n Do pupils have targets and do they understand what they mean/what to do to achieve them? 7. When looking across the broader range of evidence, not just lesson observations, but also by talking to pupils, scrutinising their work, talking to staff (and parents), scrutinising the school’s records of pupils’ current learning and progress and looking at evidence of past progress, for example through contextual value added data for the past three years, inspectors may find the following prompts helpful. Again, it is important that inspectors consider the impact of teaching and the use of assessment in relation to different groups of pupils and individuals as well as the class as a whole. The following questions might be considered in terms of how far and how fast different groups and individuals have ‘travelled’ in their learning. Pupils’ progress n
Are different groups making the same/different progress?
What new skills and knowledge are pupils gaining?
How well are pupils developing ideas and increasing their understanding?
n Are pupils making gains at a good rate in lessons and over time as shown in their work and the school’s records? n How are weak/good literacy, numeracy and ICT skills affecting pupils’ progress? 8. Inspectors should use the outline guidance and descriptors in The evaluation schedule for schools as prompts for questions about teaching and the use of assessment. In addition they might find the prompts below, helpful. It is important to note that judgements for teaching and use of assessment cannot be seen in isolation from pupils’ learning and progress. Therefore the evidence gathered through prompts such as those shown above, will help steer the judgements for teaching and the use of assessment to support learning. The quality of provision n Are staff using assessment for learning strategies to enable them to differentiate effectively? n Are activities pitched at the right level to challenge pupils of different abilities? n How well does marking identify strengths and diagnose next steps to improvement?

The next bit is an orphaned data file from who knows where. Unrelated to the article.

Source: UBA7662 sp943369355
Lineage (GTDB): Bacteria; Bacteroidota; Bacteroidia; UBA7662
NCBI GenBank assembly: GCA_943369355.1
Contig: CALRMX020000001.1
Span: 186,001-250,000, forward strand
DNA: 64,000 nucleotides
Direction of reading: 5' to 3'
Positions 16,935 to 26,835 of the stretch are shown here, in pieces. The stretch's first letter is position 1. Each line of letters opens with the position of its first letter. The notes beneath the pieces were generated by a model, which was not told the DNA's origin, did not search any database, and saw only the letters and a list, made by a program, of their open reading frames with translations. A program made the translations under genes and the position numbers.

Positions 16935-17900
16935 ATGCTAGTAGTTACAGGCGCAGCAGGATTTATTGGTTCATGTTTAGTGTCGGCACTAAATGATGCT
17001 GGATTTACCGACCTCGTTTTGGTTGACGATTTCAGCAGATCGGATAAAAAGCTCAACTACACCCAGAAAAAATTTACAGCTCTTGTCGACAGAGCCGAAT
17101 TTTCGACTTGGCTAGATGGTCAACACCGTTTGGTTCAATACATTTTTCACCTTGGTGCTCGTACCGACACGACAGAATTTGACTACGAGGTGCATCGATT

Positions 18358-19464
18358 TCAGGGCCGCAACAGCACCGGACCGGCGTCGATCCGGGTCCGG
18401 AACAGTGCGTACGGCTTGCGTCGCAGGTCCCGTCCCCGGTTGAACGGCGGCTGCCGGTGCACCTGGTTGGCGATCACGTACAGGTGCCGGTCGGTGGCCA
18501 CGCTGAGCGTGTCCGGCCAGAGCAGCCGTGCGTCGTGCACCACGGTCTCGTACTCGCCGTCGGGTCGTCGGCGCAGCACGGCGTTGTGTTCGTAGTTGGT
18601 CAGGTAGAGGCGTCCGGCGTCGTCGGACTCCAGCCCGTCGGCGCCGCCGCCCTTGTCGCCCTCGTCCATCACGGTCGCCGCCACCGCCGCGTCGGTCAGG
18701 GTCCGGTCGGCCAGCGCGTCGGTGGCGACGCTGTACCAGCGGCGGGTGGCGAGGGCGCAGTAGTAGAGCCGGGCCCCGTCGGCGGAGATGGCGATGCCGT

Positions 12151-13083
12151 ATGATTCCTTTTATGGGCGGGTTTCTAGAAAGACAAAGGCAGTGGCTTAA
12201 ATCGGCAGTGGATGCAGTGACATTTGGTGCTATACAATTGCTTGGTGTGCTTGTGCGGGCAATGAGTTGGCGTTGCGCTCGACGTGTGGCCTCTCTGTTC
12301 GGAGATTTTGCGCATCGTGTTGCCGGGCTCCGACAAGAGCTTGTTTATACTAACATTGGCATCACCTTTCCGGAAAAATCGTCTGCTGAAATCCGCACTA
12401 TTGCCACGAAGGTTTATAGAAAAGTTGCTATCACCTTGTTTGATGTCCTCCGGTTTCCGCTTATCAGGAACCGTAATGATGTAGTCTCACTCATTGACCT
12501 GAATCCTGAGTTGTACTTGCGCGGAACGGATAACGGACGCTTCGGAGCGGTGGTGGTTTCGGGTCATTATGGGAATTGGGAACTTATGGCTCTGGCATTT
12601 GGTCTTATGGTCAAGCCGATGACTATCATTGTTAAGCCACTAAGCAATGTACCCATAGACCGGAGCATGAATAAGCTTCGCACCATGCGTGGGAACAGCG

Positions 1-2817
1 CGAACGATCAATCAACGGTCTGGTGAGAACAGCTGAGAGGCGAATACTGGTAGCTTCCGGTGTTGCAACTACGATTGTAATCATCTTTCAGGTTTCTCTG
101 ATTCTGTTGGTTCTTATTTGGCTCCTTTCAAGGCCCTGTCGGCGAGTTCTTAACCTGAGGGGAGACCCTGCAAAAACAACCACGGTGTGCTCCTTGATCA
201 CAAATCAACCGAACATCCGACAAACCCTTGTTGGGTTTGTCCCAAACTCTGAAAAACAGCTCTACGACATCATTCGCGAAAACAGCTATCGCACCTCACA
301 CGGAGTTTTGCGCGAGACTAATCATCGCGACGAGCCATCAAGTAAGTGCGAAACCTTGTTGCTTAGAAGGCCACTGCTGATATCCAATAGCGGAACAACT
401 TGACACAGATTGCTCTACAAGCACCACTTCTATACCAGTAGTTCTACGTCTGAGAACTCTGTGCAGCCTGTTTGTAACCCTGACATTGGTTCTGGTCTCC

n How good is the dialogue and oral feedback? Are teachers alert to pupilsâ€™ lack of understanding during lessons? n How effectively do staff use questioning to gauge pupilsâ€™ understanding? Are expectations of behaviour sufficiently high? n Are teachers alert to the social, emotional, and learning, needs of individuals? n
What impact are any support staff having?
n Are resources sufficient? Are they well matched to needs to support learning?
5 Teaching and learning: briefing for section 5 inspectors